That engineer is my grandpa! He is such a smart and amazing man, I love to hear his stories from his Apollo days. The following was recently published in my hometown newspaper.
October 26, 2011By Joe St. Henry Review Editor
Each January, Lake Orion resident Harlan Neuville, 80, and his family clear snow on the frozen lake where one of his ten children lives and enjoy a day of firing model rockets high into the sky.
Watching the streaking toys undoubtedly brings back memories of Neuville's days working on NASA's Apollo space program. He played an important role in launching America's astronauts into orbit and then taking them to the moon and back.
"President Kennedy had no choice but to say we're going to the moon (in 1961), since the Russians had already beat us to Earth's orbit," he said. "This would take entirely new technologies and systems. He said we would accomplish it within ten years and we made it."
Neuville was an electrical engineer at the time, working for Delco Electronics in Milwaukee. He was building guidance and navigation systems for the Titan ICBM nuclear missiles. The navigation technology employed to navigate a ship through space was similar, so he started working on these systems for the Apollo program.
"I definitely thought it was possible to send a man to the moon," he said, noting that the many engineers on the Apollo project regularly worked 60-70 hour work weeks. "We had a three year jump, since we'd already developed a system like this for the Titan program. It would have to be adapted for the Apollo program, but we were always working with the latest technology available."
Neuville said hundreds of thousands of engineers and support staff mobilized across the country – most of who worked for private companies and universities – to develop the space ship, booster rocket, command center and launch tower. The U.S. government engaged the scientific community to reach the moon much like it did to build the atomic bomb, Neuville said.
The question on everyone's minds, Neuville added, was would the Saturn V rocket work? Smaller booster rockets had put one- and two-man space capsules into space, but a moon shot would require a three-man orbiter, plus landing module and other equipment.
During the Apollo program, Neuville was in Mission Control to manage the space ship's navigation and guidance systems. His team helped astronauts orbit the moon for the first time. In 1969, Neil Armstrong and Buzz Aldrin became the first humans to land on its surface.
"We were just relieved that the technology worked," he said. "It got them there, but now we had to get them home. We weren't sure if they could actually get off the moon.
"Nobody celebrated until they splashed down in the ocean," he admitted.
There were plenty of nervous moments for the engineers, none more unsettling than during the Apollo 13 mission, where an explosion onboard the space capsule on the way to the moon severely damaged the ship and endangered the crew.
"We had to shut the navigation and guidance systems down to conserve power," he said. "These were very delicate components and were designed to stay on the whole time. Once we shut them off, we had to sweat it out because we weren't sure if they would turn on again.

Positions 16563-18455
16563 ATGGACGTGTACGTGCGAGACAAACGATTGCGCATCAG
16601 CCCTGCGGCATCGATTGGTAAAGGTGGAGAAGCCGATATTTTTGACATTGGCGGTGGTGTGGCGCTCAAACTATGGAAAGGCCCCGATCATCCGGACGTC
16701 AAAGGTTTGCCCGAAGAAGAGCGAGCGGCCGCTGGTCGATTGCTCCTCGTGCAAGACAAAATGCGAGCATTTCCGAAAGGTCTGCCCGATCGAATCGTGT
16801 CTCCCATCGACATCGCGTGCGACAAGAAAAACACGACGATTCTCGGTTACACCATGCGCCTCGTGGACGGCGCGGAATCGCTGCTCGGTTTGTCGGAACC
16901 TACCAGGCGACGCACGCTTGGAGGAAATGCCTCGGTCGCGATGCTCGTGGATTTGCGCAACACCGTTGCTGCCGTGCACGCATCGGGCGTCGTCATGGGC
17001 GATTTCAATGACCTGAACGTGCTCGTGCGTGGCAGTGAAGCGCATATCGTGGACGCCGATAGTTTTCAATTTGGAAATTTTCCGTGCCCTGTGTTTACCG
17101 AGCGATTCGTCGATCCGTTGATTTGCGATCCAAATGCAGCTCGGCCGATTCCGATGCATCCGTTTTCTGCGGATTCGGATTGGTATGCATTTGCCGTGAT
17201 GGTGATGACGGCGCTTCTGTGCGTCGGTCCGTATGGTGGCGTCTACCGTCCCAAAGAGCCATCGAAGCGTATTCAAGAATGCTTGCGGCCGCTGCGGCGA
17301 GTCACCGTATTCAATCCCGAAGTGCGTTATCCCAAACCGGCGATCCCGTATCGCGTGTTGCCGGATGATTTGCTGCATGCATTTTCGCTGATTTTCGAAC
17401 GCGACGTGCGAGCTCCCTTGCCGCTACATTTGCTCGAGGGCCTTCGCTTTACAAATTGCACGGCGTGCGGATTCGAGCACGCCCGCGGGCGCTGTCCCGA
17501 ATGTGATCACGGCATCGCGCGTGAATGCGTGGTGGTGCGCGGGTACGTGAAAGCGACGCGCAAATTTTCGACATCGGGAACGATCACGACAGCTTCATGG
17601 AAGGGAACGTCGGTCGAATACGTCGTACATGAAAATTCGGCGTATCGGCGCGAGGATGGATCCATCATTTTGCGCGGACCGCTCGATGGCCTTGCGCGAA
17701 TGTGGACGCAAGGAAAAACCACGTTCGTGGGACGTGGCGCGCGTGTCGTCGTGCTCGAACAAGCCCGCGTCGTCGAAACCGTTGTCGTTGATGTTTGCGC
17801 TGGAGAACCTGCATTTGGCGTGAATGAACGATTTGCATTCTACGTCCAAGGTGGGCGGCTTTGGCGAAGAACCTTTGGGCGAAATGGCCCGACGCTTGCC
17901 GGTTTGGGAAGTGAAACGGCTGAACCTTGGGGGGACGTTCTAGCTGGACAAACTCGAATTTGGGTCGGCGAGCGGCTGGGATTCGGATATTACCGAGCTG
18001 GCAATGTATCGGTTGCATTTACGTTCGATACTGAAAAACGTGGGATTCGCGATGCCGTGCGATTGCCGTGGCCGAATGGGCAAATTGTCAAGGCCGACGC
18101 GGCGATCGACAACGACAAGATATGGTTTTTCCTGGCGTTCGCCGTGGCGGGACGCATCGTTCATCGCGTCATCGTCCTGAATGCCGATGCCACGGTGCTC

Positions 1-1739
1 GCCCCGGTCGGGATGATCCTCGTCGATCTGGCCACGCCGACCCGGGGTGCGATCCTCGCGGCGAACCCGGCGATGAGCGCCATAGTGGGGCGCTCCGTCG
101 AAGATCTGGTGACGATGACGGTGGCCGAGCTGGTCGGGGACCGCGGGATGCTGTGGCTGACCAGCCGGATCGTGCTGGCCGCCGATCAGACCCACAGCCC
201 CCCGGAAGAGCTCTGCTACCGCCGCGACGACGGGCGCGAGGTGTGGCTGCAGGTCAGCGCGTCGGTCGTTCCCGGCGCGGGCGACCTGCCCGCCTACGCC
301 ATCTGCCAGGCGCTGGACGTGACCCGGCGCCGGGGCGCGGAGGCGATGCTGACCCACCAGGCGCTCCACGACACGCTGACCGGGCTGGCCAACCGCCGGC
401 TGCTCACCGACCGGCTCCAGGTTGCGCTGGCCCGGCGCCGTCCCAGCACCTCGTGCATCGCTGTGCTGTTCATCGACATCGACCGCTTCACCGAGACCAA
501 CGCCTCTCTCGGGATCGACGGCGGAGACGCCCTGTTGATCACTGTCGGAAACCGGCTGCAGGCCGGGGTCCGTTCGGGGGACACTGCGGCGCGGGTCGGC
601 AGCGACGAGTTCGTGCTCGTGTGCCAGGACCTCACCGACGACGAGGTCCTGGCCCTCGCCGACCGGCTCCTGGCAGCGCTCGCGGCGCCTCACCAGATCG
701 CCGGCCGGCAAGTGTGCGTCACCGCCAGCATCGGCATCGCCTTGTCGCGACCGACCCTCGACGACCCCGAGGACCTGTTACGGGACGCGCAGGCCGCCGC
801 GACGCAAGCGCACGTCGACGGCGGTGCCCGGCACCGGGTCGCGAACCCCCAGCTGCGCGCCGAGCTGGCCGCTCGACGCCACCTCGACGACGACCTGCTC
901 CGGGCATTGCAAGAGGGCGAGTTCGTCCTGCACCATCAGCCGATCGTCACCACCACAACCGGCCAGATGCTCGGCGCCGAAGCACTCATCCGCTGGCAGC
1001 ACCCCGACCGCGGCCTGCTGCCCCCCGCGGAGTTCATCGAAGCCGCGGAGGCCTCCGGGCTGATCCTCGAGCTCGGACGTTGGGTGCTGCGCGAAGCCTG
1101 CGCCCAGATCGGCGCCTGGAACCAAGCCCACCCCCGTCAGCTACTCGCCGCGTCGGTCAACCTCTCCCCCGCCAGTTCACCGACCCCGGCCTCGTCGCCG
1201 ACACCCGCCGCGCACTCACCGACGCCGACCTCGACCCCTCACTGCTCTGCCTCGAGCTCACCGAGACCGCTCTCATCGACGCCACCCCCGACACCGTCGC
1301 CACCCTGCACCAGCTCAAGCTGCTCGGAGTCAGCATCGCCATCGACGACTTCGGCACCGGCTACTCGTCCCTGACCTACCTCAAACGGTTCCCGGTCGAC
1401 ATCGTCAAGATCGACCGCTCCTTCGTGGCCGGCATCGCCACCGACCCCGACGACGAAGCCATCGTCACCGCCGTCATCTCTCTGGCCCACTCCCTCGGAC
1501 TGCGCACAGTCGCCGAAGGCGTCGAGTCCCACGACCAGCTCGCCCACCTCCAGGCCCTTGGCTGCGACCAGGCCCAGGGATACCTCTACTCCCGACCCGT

"We took a big chance, but there really wasn't an alternative."
Fortunately, the engineers' gamble paid off. The ship eventually returned home five-days later with the astronauts' oxygen supply virtually exhausted.
Neuville supported a total of six lunar landings, the last of which took place in 1972. After that, he worked on navigation and guidance system-support for Skylab and the Apollo-Soyuz space mission with the Soviet Union.
Delco Electronics did not win the contract to help build the space shuttle, so Neuville was assigned to parent company General Motors Corporation's technical center in Warren, Mich., in the late 1970s. He worked on various transportation systems, as a director.
He watched the shuttle program, which ended this year, from a distance.
"I thought the space shuttle was really cool,"Neuville said. "We took people other than test pilots into space. They were scientists with a different outlook on why we should be there.
"We've learned more from the Hubble telescope (put in orbit by the shuttle) than anything else," he added.
Neuville retired from the automotive industry in 1995. In addition to teaching computer science in the past at Oakland University, his love of flying and space has never waned. He likes to fly radio-controlled airplanes – some with wingspans as big as 12 feet – as well as launch his model rockets.
"I don't build rockets now," he said. "I just like to fly the plastic, assembled ones. Those are a lot easier."
Neuville hopes the United States returns to space someday. "Man is curious," he said. "We gotta go."
Surprisingly, he said he never wanted to step foot in the shoes of the astronauts he worked with during the Apollo program.
"No, I couldn't tolerate the training," he said. Those astronauts were very motivated people. Heck, they were fighter pilots and had that mentality. You put me in 10gs (ten times gravity) and I would die."
Today, Neuville speaks in front of groups about the Apollo space program, his small role and the technology involved in putting people on the moon 50 years ago. His next presentation is on Oct. 27, at the Orion Township Public Library.
"People are just awed by my stories," he said. "It's hard to explain. We were just ordinary people doing our jobs. But, given the right organization, we did an extraordinary thing. We sent man to the moon."